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How Israeli Settlements Work


Two men observe the Israeli settlement of Ma'ale Adumim  in the Palestinian West Bank with the Judean desert in the background. THOMAS COEX/AFP/Getty Images
Two men observe the Israeli settlement of Ma'ale Adumim in the Palestinian West Bank with the Judean desert in the background. THOMAS COEX/AFP/Getty Images

Just a few miles to the east of Jerusalem in the Israeli-occupied West Bank, Ma'ale Adumim started out as an encampment of two dozen Israeli families in 1975. Today, it's a city of 41,000 residents with a shopping mall, a library, a theater, 15 schools and an industrial park. When a New York Times reporter visited Ma'ale Adumim in early 2017, construction workers were busy at work, adding more homes to the clusters of white buildings in the hills [sources: Fisher, Jewish Virtual Library].

To supporters of the Israeli settlement movement, Ma'ale Adumim is a success story — a prosperous community built on what was once just empty hillside. But to Palestinians — including Bedouins in the Ma'ale Adumim area who've lost access to land where they once raised goats and sheep —such settlements are a threat to their dreams of someday having a Palestinian nation.

Ma'ale Adumim is just one of numerous settlements, communities that Israelis have established on land that Israel captured in the 1967 Arab-Israeli war, including the West Bank, the Golan Heights and East Jerusalem. Most of the settlements are in the West Bank, an area that Israel controls but never has formally annexed.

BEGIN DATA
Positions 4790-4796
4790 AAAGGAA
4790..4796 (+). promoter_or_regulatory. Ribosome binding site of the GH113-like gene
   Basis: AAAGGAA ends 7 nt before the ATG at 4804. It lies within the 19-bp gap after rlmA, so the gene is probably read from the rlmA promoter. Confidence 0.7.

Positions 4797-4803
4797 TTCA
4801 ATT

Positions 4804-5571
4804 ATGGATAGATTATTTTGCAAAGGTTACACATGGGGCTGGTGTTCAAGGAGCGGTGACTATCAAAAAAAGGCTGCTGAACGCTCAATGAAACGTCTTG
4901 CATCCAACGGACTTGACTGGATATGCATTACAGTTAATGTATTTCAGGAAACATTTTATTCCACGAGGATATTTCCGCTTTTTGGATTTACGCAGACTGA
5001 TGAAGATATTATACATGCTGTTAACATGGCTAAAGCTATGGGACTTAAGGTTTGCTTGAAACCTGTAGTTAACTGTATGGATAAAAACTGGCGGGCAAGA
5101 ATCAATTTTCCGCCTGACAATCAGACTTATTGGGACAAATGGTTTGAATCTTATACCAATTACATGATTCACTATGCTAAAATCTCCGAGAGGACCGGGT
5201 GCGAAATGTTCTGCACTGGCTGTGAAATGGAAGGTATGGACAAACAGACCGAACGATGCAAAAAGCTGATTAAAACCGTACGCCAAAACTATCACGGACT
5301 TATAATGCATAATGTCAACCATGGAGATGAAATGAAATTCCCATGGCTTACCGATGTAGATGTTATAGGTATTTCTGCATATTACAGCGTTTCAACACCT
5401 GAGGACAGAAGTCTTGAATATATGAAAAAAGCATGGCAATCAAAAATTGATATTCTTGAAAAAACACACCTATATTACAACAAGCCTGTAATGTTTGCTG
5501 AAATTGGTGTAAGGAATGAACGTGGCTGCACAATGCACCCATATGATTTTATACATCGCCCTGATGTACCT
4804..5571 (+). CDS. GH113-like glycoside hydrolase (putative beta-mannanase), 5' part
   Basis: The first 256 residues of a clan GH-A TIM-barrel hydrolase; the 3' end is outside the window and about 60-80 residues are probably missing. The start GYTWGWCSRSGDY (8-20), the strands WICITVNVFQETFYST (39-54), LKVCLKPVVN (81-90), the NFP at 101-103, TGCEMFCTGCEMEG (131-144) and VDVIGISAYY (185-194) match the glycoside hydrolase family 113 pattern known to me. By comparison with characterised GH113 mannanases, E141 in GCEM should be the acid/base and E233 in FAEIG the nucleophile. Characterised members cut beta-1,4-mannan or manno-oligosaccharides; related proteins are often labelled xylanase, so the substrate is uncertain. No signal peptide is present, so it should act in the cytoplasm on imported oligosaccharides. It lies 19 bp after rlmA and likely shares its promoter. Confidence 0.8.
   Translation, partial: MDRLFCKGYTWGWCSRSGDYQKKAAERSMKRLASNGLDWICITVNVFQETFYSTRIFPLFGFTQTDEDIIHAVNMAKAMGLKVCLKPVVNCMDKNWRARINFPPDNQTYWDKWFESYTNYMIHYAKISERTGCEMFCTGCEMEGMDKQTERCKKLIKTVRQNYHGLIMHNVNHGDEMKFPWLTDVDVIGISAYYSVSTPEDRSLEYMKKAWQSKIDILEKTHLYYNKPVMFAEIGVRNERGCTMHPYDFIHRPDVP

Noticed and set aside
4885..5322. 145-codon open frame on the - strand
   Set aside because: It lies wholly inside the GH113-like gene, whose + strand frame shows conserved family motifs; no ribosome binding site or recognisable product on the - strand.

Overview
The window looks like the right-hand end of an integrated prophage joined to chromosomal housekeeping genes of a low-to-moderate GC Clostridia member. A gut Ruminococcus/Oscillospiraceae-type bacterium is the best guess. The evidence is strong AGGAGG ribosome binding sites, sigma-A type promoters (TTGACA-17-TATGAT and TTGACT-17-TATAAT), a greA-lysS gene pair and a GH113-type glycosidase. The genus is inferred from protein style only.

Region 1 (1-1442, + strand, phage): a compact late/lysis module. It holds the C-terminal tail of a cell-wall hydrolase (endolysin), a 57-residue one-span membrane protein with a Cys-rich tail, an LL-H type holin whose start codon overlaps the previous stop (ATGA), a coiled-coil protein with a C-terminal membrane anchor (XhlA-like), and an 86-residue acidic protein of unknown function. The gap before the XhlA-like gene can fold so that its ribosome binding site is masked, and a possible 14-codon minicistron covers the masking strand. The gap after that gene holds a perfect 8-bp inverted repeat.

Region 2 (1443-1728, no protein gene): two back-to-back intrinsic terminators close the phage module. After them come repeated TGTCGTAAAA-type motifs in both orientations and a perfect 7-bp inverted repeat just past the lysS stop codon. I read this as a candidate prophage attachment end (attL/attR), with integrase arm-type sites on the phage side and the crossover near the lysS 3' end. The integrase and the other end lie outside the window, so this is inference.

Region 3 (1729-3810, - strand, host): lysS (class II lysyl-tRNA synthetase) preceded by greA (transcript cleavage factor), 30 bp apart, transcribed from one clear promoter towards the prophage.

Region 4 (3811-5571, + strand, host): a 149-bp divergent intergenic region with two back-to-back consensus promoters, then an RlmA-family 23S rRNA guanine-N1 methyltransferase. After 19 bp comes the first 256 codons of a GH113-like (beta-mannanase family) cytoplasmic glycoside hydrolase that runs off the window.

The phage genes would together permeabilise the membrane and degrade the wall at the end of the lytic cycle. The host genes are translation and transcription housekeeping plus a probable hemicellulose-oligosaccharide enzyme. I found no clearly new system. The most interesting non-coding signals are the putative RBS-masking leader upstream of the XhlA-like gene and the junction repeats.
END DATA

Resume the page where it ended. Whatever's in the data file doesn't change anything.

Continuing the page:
Over the past 50 years, the population of Israeli settlers in areas outside its 1967 borders has grown dramatically. Today, there are nearly 400,000 settlers living in 131 settlements officially sanctioned by the Israeli government, plus another 97 unapproved outposts, according to Peace Now, an Israeli political group opposed to settlements that gathers data on them.

Add to that another 200,000 Israelis who live in East Jerusalem and about 20,000 in the Golan Heights — areas also seized in the 1967 war that Israel eventually annexed — and you've got roughly 600,000 Israelis or 10 percent of Israel's 6.3 million Jewish citizens living outside Israel's pre-war borders [sources: Myre and Kaplow, BBC News].

To the Israeli government and supporters of the movement, including many people in the U.S., the settlements represent Israelis returning to live in places that once were part of ancient Israel, and where Jews lived in the centuries that followed. But to the Palestinians and much of the rest of the world — including 14 nations belonging to the U.N. Security Council who voted in December 2016 to condemn the settlements — they violate international law and are a major obstacle to the long-elusive vision of a two-state Israeli-Palestinian solution.

In this article, we'll look at the history of the settlements and how they've added to the quandary of lasting Middle East peace.


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